A Glimpse at the MIT Camera That Shoots at the Speed of Light

Here’s an interesting look at the amazing camera being developed at MIT that shoots a staggering one trillion frames per second — fast enough to create footage of light traveling:

[…] the researchers were able to create slow-motion movies, showing what appears to be a bullet of light that moves from one end of the bottle to the other […] Each horizontal line is exposed for just 1.71 picoseconds, or trillionths of a second, Dr. Raskar said — enough time for the laser beam to travel less than half a millimeter through the fluid inside the bottle.

To create a movie of the event, the researchers record about 500 frames in just under a nanosecond, or a billionth of a second. Because each individual movie has a very narrow field of view, they repeat the process a number of times, scanning it vertically to build a complete scene that shows the beam moving from one end of the bottle, bouncing off the cap and then scattering back through the fluid. If a bullet were tracked in the same fashion moving through the same fluid, the resulting movie would last three years. [#]

They believe that the technology may one day be useful for medicine, industry, science, or even consumer photography.

Speed of Light Lingers in Face of New Camera [NYTimes]

  • Nilesh Yadav

    according to me, itm was impossible to capture picture of travelling light since photons have to reach camera sensor to visualize scene into picture itself.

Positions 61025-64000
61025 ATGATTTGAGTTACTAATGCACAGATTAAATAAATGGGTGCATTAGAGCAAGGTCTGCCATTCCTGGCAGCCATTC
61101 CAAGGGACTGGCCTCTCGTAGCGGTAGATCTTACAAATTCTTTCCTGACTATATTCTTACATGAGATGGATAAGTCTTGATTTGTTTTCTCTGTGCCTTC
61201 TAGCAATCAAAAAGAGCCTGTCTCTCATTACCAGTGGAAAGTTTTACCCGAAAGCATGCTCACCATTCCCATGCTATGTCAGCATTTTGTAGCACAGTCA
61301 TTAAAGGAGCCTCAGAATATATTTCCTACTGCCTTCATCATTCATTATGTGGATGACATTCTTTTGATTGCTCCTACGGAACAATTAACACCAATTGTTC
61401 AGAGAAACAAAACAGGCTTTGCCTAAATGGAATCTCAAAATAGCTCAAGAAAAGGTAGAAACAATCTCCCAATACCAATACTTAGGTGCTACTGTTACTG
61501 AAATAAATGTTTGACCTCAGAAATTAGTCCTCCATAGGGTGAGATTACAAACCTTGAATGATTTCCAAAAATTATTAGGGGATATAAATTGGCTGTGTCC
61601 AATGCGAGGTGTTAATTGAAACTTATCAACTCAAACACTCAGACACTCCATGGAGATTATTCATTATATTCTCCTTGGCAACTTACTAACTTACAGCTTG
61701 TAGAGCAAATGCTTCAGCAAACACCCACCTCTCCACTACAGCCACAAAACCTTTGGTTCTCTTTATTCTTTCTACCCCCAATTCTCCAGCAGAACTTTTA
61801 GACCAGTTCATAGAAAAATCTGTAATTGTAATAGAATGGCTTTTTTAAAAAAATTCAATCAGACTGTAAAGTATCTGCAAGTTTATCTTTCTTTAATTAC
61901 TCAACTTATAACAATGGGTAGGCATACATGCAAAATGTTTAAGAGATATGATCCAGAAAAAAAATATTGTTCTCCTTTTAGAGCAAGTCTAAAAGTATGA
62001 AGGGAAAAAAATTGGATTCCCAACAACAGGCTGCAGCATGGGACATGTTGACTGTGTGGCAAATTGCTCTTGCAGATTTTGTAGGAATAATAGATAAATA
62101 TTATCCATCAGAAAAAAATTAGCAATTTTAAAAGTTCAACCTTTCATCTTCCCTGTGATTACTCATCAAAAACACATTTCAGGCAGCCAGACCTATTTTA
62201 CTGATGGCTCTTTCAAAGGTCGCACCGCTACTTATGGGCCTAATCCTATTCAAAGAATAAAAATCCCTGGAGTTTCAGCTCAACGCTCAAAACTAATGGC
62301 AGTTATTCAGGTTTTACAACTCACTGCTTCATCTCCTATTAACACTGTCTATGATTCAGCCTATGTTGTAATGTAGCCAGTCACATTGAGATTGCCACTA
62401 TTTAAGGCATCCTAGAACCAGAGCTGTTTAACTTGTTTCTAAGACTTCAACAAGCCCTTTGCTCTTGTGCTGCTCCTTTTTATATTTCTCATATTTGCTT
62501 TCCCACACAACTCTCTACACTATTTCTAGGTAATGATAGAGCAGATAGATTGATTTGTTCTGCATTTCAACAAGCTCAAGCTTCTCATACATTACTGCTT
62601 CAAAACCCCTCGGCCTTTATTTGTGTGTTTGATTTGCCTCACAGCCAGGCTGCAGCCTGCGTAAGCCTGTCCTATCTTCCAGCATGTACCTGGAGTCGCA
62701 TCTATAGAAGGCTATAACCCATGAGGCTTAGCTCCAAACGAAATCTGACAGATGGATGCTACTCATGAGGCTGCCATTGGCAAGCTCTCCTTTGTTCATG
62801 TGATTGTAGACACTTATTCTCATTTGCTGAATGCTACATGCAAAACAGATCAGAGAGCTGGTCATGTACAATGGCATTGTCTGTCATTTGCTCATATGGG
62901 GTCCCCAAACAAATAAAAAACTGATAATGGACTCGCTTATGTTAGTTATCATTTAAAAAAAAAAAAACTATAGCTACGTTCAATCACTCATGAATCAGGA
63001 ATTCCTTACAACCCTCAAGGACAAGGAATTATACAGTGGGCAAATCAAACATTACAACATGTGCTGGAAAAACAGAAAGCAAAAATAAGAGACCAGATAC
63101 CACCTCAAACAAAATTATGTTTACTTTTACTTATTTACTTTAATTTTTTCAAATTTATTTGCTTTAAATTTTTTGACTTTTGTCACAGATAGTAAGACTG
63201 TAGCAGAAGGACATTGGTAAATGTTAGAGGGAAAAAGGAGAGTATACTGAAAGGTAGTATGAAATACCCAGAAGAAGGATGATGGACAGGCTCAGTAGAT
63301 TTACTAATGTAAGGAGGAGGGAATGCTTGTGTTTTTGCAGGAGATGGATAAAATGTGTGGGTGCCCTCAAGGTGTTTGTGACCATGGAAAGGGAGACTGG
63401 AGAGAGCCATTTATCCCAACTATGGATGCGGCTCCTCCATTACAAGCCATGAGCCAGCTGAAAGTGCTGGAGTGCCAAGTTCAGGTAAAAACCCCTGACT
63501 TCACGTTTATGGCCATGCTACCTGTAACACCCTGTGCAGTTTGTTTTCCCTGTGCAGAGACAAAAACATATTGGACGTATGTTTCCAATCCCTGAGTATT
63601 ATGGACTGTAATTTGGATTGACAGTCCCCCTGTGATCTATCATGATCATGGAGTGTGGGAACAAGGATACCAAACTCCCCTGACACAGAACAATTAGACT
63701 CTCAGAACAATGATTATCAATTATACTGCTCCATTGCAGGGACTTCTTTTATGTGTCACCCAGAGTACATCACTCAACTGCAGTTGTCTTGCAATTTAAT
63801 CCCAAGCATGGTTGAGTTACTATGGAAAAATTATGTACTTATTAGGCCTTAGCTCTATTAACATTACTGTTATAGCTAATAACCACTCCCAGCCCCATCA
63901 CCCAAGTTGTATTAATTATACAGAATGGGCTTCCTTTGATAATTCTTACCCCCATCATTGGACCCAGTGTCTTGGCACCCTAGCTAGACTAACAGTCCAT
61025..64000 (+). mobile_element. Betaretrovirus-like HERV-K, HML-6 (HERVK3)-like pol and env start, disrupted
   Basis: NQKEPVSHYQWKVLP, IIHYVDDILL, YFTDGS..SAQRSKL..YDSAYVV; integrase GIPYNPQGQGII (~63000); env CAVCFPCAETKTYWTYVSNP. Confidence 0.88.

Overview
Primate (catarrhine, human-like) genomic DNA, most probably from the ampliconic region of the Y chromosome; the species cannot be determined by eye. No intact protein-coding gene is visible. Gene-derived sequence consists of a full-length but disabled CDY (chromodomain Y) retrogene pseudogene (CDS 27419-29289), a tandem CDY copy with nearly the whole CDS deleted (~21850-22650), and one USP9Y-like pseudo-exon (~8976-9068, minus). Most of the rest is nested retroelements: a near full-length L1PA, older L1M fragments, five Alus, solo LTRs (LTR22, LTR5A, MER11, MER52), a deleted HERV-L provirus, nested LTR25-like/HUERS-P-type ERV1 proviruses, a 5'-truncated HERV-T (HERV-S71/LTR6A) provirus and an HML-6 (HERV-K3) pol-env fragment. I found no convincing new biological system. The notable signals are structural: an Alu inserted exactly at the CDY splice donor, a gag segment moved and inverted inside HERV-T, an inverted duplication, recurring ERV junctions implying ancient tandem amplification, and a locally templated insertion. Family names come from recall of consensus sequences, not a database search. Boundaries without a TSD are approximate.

And also technologically impossible at this time, since the fastest computer on earth has internal latency of 500 nanoseconds which is 500 thousand times slower than picosecond. and to trim that down to picoseconds they will need CPU speed at faster by factor of thousands. but still, lately everything seems to be possible..

  • Marc Garrido

    Wow, It’s quite impressive! Maybe the camera have some delays saving the captured information for the limitations exposed by Nilesh but I guess it shout work, MIT guys are quite serious with their work.

  • Anonymous

    Thanks for using the time and effort to write something so interesting.

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  • Jlambs

    Excuse my lack of knowledge here, but doesn’t this ‘break’ the uncertainty principle?

  • Brent

    How long until they adapt this for use in porn?

  • Shoredolphins

    I’d like to see the actual photos ………waiting……..:)

  • Matt

    I’m not sure.